Storyworld Conference Day One (Part 2)

by April Arrglington on November 14th, 2011

For Part 1 of this post click here.
Panel 3 - New Business Models: Be Small, Think Big, Move Fast
On creating projects outside of gatekeepers:

It seems like convergence will prevail for a few years before people stop designing projects that just go through some platforms just for the sake of covering their new media bases. The only way to counter this trend is by having more original IP integrating Transmedia storytelling through out the whole experience.

When it comes to designing a particular experience there are several ways to go about it, pending on your platform picks. Nobody thought of Facebook as a narrative channel until about a year or so ago when Murmur experimented with that notion. They launched “Him, Her and Them”, a social interactive experience released specifically through Facebook, which made for a very interesting case study.

Then there is the exact opposite of that, in which you would release a project for the audience to experience, just to later release the platform. That’s exactly what the folks behind of “Authentic in All Caps” aim to do with the application they have created, that allows for what Christy describes as ‘audio tours around the web.’

There is also the instance where you would mash these two models, and bundle an experience together. The best example of this is Bjork’s recent released Biophilia music app. Just have in mind that, which ever model you decide to experiment in, always take in consideration your audience and what kinds of platforms they are approachable in. Treat your audience as the real gatekeepers; if you win them over they will support the trajectory of your project from the bottom up.

On sustainability:

  • Make the projects replay able and persistent.
  • Work on scalability.
  • Focus on production values.
  • Make the experience a product in itself.
  • Insure your IP rights.
  • Make IP relevant across time so that it can live online forever.

On funding:

Be creative. If you work in an agency funnel funds through it and look into investing at least 4 to 6 percent of the total income in an innovation hub for R&D. These exploratory labs help support proof of concept.

Make partnerships with creative technologists who are interested in co-creating projects and are invested in the work. Also look at collaborating with up and coming digital teams looking to build their portfolio.

Build an audience by reducing meta-promotion and opt on promoting the project as you are writing it and building it through. Describe the project while you work on it and explain exactly how is going to work. Create visual assets, like say an interactive trailer, and make sure they are shareable.

NOTE: As complimentary reading for this Panel I HIGHLY recommend Brian Clark's recently published series on new Transmedia Business Models posted at Henry Jenkins' blog.

Panel 4 - The Distribution Dilemma: Paywalls, Piracy & Subscriptions
On highest ways of monetization:

There are many different models to consider besides freemium and premium models. There is definitely value on data in the freedium model, and there are applications that can grow from this model over time, pending on how the audience consumes a particular franchise. For premium models the important thing is to understand audience behavior and what they seek out of each platform. In the gaming industry is all about cost balancing and what values you can offer to the consumer.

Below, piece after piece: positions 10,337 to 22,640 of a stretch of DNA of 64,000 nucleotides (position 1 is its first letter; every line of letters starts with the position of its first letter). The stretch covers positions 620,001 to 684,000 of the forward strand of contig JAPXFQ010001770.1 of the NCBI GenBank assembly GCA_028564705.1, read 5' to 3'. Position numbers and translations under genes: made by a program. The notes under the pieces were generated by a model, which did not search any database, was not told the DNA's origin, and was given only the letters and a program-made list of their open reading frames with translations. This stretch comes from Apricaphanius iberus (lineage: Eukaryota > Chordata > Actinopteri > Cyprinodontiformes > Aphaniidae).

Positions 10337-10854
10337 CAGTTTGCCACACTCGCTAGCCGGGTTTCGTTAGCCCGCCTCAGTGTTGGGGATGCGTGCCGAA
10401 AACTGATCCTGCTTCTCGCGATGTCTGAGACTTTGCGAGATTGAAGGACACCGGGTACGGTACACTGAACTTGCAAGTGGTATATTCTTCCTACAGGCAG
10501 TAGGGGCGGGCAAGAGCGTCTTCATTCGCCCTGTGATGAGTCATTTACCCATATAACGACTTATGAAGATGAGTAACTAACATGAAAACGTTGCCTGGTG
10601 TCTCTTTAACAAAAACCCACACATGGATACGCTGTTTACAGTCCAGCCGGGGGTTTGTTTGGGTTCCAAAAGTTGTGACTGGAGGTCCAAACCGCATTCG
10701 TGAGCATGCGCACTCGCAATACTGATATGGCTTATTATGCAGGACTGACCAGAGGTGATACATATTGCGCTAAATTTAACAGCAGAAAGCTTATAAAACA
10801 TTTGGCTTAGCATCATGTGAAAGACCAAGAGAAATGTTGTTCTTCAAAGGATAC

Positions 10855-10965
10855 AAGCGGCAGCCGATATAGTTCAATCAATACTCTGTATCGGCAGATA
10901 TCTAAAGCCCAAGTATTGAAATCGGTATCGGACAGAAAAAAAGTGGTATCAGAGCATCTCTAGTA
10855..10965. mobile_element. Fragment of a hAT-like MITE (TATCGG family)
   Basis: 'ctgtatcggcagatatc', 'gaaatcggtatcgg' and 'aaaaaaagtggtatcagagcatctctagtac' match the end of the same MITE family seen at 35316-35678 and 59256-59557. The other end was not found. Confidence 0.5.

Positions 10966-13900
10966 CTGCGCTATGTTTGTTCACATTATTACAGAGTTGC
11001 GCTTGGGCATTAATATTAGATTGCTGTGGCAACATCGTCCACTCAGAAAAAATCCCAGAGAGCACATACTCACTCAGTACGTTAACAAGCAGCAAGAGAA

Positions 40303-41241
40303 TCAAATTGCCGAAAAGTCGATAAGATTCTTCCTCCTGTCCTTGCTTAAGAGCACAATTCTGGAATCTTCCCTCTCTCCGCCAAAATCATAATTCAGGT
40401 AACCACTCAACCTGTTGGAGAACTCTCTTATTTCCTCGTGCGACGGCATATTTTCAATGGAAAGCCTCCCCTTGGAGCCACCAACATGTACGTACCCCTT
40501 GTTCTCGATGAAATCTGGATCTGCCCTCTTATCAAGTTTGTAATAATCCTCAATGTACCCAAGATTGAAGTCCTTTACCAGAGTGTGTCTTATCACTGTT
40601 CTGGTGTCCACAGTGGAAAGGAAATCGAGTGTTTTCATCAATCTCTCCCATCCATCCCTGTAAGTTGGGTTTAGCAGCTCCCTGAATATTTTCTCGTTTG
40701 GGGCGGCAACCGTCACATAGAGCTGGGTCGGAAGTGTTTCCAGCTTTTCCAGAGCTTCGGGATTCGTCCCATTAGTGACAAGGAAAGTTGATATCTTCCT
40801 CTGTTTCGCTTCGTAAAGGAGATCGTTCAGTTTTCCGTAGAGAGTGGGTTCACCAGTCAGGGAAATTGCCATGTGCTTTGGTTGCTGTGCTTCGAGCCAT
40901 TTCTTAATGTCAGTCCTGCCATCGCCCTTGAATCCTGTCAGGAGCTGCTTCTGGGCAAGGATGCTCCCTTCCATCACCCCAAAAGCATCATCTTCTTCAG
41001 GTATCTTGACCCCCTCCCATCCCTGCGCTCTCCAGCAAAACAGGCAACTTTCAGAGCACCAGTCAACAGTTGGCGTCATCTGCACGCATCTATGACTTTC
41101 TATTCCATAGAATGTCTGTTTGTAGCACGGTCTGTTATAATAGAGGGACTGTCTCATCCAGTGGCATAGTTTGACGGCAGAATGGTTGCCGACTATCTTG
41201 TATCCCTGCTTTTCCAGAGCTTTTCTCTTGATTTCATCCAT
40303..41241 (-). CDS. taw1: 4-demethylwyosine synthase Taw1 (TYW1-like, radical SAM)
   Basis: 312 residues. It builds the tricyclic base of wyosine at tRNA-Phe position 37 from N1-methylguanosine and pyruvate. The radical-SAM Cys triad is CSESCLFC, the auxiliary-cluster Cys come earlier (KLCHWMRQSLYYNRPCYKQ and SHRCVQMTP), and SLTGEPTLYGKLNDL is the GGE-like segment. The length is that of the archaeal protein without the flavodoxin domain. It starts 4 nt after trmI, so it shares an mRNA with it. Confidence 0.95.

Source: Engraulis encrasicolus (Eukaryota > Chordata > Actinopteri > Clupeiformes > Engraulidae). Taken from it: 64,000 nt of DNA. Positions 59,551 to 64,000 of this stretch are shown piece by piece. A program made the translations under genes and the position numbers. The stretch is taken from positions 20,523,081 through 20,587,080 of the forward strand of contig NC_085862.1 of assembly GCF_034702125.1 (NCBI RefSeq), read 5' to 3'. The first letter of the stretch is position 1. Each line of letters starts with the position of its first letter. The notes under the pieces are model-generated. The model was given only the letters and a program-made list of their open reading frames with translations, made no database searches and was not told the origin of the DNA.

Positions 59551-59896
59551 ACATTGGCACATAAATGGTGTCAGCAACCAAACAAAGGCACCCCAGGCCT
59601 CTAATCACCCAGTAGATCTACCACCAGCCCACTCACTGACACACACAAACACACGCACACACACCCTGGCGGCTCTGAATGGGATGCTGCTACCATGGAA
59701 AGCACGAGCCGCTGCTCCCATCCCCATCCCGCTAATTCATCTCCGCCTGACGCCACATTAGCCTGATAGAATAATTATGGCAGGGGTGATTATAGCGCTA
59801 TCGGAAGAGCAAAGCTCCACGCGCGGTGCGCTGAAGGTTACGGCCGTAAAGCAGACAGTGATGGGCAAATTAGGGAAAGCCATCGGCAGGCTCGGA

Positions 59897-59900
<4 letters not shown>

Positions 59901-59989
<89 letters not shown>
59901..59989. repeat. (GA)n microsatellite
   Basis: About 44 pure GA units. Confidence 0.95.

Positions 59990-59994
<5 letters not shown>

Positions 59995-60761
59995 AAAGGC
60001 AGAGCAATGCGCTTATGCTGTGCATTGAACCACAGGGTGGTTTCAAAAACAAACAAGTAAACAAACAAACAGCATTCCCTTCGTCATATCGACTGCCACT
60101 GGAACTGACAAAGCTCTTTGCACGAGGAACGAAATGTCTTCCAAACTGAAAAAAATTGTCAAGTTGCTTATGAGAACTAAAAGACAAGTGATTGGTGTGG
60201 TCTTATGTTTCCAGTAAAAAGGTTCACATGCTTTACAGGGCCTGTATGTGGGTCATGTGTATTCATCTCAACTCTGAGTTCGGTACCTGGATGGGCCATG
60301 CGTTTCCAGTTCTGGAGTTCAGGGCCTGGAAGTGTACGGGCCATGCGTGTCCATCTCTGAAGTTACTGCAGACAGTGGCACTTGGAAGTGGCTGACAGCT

For example you can create a game meant to be played for 10 minutes while you wait in a line. The dynamics of that model change when you create a game that requires for longer commitment. While it is easier to get many people to pay for something small, it is true that there is an equal value in the fewer committed players (often call in the gaming industry ‘whales’) that are willing to invest more money in a more expensive game.

In the gaming industry many argue that the ‘whales’ are the ones keeping the business running. But that mentality is a gamble, as the conversion ratios confirm that whale players stand for only 2%. Moreover, realistically speaking, you can’t only rely in the capabilities of only one market. While is important to service your loyal costumers, it’s just as important to get different revenues streams. As with everything in business is a numbers game.

The challenge then is to move that paradigm to more frictionless payments by general non-hardcore players. In order to do that you have to understands what motivates this particular set of players. While is true that most people will be willing to try something for free, there are things that can incentive these non-hardcore audiences to move into paying for what is behind the paywall:

  • It has been proven that certain people will be willing to pay for virtual goods if the content is compelling enough. This is how whale gamers can be created. While on the subject of micro transactions, is important to point out that in some instances paying for virtual goods is just as valid as paying for a subscription program, because players can starts to see how a virtual good is a type of specialty brand product. When players can make that connection and equate the value between the two you can start cashing in.

  • Other audiences are motivated by certain gaming dynamics they experience in other platforms. Incentives like badges, points, and merchandise tie-ins work to hook them and keep them engaged. When it comes to merchandise tie-ins, however, there are many different views on how to advertise and give discounts. Tie-in merchandise advertising offers don’t work for the first penny in. At that early stage is still all about the game.

  • Other audiences like social dynamics in games. This sector will be willing to make purchases when it benefits others they care for (like giving gifts or making specific ‘sponsor’ donations). In these instances is important to have easy accessibility through easy pay mechanisms behind the wall. Also, in the case of IMVU, funny money can also be accessible via IMVU cards and similar game phone apps.

Lessons learned regarding multiple platforms: